People who live in glass houses should never forget that they, too, have made mistakes. Were they caught or did they try to repair the damage?  Did they make any attempt in their lives to do better and truly forgive themselves and others? I guess what I’m trying to say here is, if you have found it in your heart to forgive me, then I beg one more boon of forgiveness from you. Forgive me if I don’t spend my time trying to prove to you that I have changed. I will be far too busy living what’s left of my life and doing the positive things I have planned, to meet your expectations or to put any on you…

Published by Edna Peirce Dixon

I am an elder well into my eighties. I have lived an ordinary life doing all the ordinary things expected of women of my generation. But through it all, I have also been a seeker, an outsider by nature, always looking through cracks in the fences of life, questioning, challenging, learning, trying to make sense of the world and its conventions. A registered nurse by profession, I have long had a strong interest in writing and genealogy with a special interest in Southeastern Creek Indian history and culture. In my golden years, just when I was thinking “retirement,” some unexpected things happened that led me down a totally unfamiliar path. I’ve since learned it took a lifetime of experiences to prepare me for the challenges to come. My journey – indeed my calling – led me to a remarkable man, a Mvskoke & Ani-yun-wiya known as Ghost Dancer, hidden away for decades behind bars in state and federal prisons. Communicating daily by e-mail for the next nine years I had the opportunity to walk many paths with Ghost Dancer discussing many common interests with candor and respect. Most remarkable to me was Ghost’s absolute dedication to his spiritual leadership role within the Native population. With loving kindness at all times, Ghost shared many of his teachings, including lessons from within the sacred sweat lodge. A full index to Ghost's shared teachings can be found at GHOST DANCER'S SACRED PATH. Over time, Ghost gradually revealed his personal life story in small bits, like pieces of some gigantic puzzle. Now with his health a shambles, Ghost Dancer is at last free and has begun putting those pieces together; he wants the world to know the whole truth of his amazing personal journey in the chapters of his book in progress, ALL FOR THE RIGHT TO PRAY. As his friend and editor on JOURNEYS OF THE SPIRIT, I can say this is indeed a story so big that even after these many years, I continue to be astonished as Ghost reveals new details of his solitary walk on the Nene Cate (Red Road). From the day he was born, a happy, loving, gifted child, he felt a strong bond with his cultural heritage in a world where family loyalty was a sacred trust and Native roots were kept secret. As a result the callow youth endured many heartbreaking sorrows, betrayals and exploitations. As a young teen, Ghost heeded the call to learn from the great Native spiritual leaders gathered at Wounded Knee. The influence of the elders and spiritual leaders on his young mind was profound but the political conflicts of the moment ultimately cast this loyal young boy as a target of a system determined to destroy him by any means. For the next 40 years in and out of prison, Ghost would struggle to remain true to his calling both as a teacher and an activist fighting for the religious rights of Native Americans. (Note: Currently Ghost is focused on things he must do to regain his health and has put writing the final chapters about the the wrongful convictions that put him in federal prison for the past 28 years on hold. He still has dreams for the future so he will be back!) Ghost Dancer would later introduce me to Walks On The Grass, one of his spiritual brothers and another federal prisoner. Walks’ story on JOURNEYS OF THE SPIRIT is totally compelling, though very different. In LONG ROAD HOME, Walks has shared his decades-long spiritual journey from deep addiction to wholeness. He follows up with ALONG THE WAY and finally, LIGHTS IN THE DISTANCE as he prepares emotionally and mentally to transition to life outside after 37 years of incarceration.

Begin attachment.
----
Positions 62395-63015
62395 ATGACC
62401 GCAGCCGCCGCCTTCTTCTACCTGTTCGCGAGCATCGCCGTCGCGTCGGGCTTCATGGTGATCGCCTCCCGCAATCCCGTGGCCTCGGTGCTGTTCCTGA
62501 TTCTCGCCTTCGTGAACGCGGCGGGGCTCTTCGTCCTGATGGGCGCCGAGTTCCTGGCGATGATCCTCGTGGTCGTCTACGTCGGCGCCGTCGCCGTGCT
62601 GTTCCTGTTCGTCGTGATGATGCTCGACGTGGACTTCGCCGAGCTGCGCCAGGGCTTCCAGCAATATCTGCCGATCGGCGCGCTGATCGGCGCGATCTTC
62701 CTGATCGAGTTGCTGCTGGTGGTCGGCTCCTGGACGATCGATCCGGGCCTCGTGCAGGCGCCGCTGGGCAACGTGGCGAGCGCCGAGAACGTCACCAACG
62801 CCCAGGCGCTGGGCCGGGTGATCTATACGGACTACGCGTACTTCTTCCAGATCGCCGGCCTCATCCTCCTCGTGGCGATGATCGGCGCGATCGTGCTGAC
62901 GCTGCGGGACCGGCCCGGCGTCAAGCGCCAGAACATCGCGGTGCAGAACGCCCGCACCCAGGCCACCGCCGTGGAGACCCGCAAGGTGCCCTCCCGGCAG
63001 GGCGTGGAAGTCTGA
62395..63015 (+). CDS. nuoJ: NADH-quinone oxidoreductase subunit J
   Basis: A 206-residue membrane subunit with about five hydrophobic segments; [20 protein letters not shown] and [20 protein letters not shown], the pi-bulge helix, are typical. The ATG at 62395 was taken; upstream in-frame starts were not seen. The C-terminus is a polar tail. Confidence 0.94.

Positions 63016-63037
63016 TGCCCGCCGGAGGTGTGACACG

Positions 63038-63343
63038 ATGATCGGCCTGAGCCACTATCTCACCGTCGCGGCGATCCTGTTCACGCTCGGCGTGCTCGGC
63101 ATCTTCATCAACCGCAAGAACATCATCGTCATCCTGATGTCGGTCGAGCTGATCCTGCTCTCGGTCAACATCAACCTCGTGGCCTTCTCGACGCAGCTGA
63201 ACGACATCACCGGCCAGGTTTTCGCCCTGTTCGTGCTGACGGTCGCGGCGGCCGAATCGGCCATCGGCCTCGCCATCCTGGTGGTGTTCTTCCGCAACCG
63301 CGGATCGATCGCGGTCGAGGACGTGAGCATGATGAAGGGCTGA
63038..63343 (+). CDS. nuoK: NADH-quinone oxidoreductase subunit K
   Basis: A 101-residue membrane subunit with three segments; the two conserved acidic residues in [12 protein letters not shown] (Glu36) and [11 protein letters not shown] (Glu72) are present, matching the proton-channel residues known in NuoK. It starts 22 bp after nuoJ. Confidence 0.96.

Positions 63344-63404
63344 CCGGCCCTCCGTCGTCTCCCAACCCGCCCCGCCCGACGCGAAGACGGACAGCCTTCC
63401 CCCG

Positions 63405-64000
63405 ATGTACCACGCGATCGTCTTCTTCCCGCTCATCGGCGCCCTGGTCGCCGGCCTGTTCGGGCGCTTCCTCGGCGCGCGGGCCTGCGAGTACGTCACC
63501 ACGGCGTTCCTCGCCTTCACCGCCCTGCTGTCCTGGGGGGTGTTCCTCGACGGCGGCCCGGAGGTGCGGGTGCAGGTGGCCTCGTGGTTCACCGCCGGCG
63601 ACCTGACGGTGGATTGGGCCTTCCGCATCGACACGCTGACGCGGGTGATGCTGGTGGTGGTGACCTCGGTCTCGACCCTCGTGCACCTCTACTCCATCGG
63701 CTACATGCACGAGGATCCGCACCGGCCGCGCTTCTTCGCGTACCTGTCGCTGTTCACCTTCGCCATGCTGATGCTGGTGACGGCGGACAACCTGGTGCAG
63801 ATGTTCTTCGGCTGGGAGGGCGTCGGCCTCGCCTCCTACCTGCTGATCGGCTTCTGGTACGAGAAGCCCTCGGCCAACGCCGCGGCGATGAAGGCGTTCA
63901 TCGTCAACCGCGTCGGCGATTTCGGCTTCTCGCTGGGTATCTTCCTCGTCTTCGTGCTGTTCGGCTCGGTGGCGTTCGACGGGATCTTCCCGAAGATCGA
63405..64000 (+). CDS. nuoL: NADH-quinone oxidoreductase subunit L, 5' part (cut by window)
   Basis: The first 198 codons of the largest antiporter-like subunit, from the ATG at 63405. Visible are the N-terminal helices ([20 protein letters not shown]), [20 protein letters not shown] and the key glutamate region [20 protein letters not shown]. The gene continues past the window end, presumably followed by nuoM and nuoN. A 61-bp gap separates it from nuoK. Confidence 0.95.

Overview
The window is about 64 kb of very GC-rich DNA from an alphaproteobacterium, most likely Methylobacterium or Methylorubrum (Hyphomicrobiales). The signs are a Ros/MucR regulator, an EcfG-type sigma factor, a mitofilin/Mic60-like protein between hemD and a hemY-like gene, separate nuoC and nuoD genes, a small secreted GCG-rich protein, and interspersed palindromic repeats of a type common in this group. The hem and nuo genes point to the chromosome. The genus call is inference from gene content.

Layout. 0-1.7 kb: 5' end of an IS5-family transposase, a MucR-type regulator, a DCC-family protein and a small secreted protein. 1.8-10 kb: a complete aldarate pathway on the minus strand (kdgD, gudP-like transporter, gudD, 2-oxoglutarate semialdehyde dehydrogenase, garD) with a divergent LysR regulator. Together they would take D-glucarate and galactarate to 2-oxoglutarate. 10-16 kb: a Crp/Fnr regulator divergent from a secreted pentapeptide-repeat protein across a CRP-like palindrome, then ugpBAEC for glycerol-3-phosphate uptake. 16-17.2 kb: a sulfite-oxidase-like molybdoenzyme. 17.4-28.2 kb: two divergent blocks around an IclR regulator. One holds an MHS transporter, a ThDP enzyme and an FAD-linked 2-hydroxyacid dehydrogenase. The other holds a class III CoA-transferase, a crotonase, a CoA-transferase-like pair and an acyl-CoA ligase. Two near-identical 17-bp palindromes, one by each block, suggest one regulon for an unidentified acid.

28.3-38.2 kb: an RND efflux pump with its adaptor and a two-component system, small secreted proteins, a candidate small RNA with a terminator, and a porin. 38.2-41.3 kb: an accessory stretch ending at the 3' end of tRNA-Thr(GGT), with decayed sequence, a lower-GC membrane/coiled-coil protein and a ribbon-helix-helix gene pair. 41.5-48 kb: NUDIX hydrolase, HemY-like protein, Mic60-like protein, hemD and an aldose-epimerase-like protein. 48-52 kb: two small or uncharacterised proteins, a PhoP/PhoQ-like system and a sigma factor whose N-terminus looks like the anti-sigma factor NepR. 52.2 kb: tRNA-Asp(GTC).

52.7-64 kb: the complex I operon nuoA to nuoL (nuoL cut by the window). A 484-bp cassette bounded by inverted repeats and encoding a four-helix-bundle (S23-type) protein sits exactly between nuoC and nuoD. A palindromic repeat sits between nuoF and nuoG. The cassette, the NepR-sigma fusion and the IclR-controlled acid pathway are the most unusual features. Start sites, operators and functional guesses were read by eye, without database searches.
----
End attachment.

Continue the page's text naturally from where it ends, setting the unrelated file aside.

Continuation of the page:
Leave a Reply

Fill in your details below or click an icon to log in:

WordPress.com Logo

You are commenting using your WordPress.com account. Log Out /  Change )

Twitter picture

You are commenting using your Twitter account. Log Out /  Change )

Facebook photo

You are commenting using your Facebook account. Log Out /  Change )

Connecting to %s

%d bloggers like this: